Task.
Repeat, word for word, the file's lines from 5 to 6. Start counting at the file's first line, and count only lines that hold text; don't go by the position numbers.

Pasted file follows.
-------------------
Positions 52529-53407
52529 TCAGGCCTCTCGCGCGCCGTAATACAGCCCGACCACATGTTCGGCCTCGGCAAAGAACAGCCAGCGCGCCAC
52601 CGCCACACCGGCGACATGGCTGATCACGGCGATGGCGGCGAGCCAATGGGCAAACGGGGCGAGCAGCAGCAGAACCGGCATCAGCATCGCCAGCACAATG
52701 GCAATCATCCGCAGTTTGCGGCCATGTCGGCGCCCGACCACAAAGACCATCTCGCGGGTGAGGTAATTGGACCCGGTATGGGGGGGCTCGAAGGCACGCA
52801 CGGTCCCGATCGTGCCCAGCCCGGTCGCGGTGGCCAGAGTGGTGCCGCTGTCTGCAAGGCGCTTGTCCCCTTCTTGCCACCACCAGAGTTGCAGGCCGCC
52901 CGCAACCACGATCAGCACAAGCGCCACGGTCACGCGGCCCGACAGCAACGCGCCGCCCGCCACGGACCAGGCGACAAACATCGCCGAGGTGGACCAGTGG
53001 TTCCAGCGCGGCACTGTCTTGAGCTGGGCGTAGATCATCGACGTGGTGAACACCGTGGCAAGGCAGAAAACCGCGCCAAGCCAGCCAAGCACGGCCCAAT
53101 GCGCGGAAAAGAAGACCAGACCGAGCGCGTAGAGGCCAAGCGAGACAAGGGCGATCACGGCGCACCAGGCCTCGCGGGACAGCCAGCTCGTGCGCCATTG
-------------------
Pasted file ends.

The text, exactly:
52801 CGGTCCCGATCGTGCCCAGCCCGGTCGCGGTGGCCAGAGTGGTGCCGCTGTCTGCAAGGCGCTTGTCCCCTTCTTGCCACCACCAGAGTTGCAGGCCGCC
52901 CGCAACCACGATCAGCACAAGCGCCACGGTCACGCGGCCCGACAGCAACGCGCCGCCCGCCACGGACCAGGCGACAAACATCGCCGAGGTGGACCAGTGG